Sorry, I'm rambling again! - it's been hugely helpful to think aloud about this based on other people's experiences.

rhetorician Mon 18-Jan-16 22:48:23

this sounds like my DD (7) - she likes and seeks out social contact (so isn't really a classic introvert) but is almost completely unable to manage the bits and pieces that oil the wheels (greetings, small talk). 1:1 she is a pretty good conversationalist, good at give and take, but more or less unable to say "hello" or "goodbye" to children and adults that she sees every single day

LongDivision Mon 18-Jan-16 22:49:00

Is it possible that she didn't recognise the girl at the aftet-school activity? I've struggled with facial recognition (prosopagnosia) throughout my life, and it can make it very difficult to initiate interactions with people.

zoemaguire Mon 18-Jan-16 23:08:59

Yes she did recognise her - I can imagine struggling with facial recognition must be hugely stressful when socialising. I think its more that she 'freezes' when she is anxious. (And to be fair, it was a new class. All the more reason though not to flee from the onky person there you know if have thought, but thats me with my piffling adult logic!) She's better than she was at saying hello and goodbye, but still manages to be inadvertently hugely rude to her friends on a daily basis. She gets special treatment to an extent - her friends are very accepting - but more and more she just isn't high enough on anybody's friendship list to be invited to play or to parties as they get older and stuff like that is less mediated by adults and more by the kind of casual playground chat that DD doesn't do.

zoemaguire Mon 18-Jan-16 23:11:30

Or rather, doesn't initiate! Friends ask to come to ours, but she doesn't ask back...

GnomePhone Tue 19-Jan-16 10:14:59

Have you read up on Selective Mutism at all? It sounds like she may have a degree of this in certain situations, the 'freezing' you describe sounds very like it, as well as finding it difficult to initiate. Saying 'hello' and 'goodbye' is particularly difficult for SM children.

Re having friends round, it sounds like you'll have to organise this for her together with friends mums. I've found it makes a huge difference to have friends round regularly (my DD is SM) - it seems to be a LOT easier to form genuine friendships on a one-to-one basis, then they have something to build on in school.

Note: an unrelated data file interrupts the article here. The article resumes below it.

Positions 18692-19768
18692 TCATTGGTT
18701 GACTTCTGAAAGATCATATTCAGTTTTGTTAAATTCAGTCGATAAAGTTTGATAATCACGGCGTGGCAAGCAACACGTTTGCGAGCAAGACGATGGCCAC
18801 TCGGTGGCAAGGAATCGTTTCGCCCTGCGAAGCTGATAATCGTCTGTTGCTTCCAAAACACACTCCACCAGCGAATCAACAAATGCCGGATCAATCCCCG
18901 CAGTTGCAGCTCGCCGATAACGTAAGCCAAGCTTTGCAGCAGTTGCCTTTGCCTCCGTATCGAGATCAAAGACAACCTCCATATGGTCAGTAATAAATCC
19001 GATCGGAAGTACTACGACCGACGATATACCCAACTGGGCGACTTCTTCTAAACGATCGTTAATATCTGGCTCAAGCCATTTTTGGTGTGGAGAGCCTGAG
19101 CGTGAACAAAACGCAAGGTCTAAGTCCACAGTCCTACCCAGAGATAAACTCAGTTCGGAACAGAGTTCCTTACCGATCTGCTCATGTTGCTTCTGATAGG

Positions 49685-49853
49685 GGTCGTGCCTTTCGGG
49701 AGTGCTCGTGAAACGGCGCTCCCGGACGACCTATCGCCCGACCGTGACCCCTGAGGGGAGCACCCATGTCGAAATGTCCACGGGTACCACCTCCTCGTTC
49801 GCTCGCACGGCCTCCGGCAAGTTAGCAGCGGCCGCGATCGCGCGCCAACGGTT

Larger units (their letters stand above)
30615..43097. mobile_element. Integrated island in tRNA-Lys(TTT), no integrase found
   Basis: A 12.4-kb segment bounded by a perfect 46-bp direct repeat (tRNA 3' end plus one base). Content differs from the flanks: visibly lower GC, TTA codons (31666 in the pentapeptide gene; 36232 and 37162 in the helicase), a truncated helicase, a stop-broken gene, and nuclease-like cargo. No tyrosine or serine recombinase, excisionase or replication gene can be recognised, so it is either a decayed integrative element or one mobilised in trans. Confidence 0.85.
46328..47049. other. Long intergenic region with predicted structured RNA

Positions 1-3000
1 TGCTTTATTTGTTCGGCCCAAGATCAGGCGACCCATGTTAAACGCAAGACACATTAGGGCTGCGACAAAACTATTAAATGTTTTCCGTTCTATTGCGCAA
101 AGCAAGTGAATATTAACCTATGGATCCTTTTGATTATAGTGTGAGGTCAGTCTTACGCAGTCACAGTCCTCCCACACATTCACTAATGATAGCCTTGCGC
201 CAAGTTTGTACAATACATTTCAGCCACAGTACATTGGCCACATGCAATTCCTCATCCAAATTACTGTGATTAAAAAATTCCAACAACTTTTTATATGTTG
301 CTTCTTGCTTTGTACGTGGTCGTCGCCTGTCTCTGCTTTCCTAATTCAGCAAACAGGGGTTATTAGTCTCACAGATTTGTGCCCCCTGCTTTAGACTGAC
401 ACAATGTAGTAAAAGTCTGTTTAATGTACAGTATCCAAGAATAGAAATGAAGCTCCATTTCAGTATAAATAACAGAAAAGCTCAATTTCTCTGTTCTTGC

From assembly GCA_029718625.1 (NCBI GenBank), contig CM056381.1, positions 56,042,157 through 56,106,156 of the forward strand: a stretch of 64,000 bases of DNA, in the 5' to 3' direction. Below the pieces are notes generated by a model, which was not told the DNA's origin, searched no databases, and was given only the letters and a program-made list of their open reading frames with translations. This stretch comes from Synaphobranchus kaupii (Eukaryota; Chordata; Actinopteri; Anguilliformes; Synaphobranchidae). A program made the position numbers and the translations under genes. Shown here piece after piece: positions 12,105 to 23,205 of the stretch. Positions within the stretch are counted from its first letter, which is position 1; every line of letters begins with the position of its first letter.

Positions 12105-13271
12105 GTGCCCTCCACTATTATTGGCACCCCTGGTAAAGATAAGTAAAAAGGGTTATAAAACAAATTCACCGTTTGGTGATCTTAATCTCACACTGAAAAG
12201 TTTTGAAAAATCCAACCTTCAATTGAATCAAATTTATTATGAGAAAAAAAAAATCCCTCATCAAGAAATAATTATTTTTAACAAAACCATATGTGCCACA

GnomePhone Tue 19-Jan-16 10:22:25

Also, don't be discouraged if some play dates don't seem to come to anything, it's all good familiarity-building, and some kids will just click with your DD much better than others. Might be worth asking her teacher if there are any children she thinks your DD might get on well with one-to-one.

lostforinspiration Fri 15-Apr-16 16:23:08

This was really interesting to me - OP you could have been describing my DD7, except her behaviour is terrible at school. Socially she sounds very similar: she is popular and other children initiate contact with her but she doesn't with them. I came across this thread by searching for prosopagnosia/face blindness because I have suddenly realised that this is more than likely her problem. She is great 1:1 and in small groups but lost in big groups unless everyone is focussing on the same thing. She never seems to notice people in the street and seeing someone out of context throws her completely. I think I have been guilty of thinking her rude but realise now there may be something more going on. She did have very severe glue ear which wasn't diagnosed until she was 5, and there was a big improvement in her social skills when she got grommets but she's still slightly off. She is very bright and plays up at school because she is bored, but possibly now I realise because she is also very socially anxious in her noisy classroom and massive school. Sorry, I have added nothing, and realise this is an old thread, but so interesting to read of others like DD (who has been described by the EP as a 'one-off').

rwilkinson84 Mon 18-Apr-16 17:06:16

You said it gets worse in the winter? Have you tried a daylight bulb in the light in her bedroom? They're ridiculously bright but apparently I was like this as a kid and it helped a lot. It was to do with the whole circadian rhythm being more out of whack in the winter.

strangerjo Tue 19-Apr-16 23:42:45

At that age I was exactly like that. In fact, my school reports always mentioned it. I once spoke to a psychologist about this and she said that's perfectly ok - some people are introverts and just don't like groups and have to learn to be ok with them which, over time, I have done. My previous jobs have involved lots of group stuff and public presentations and I've coped with it and am quite good at socialising with groups but I don't particularly enjoy it. It's a mix of shyness, over analysing everything and self-censoring. I make friends very easily now. I think building confidence might help. I found drama classes helpful as a teenager. Good luck x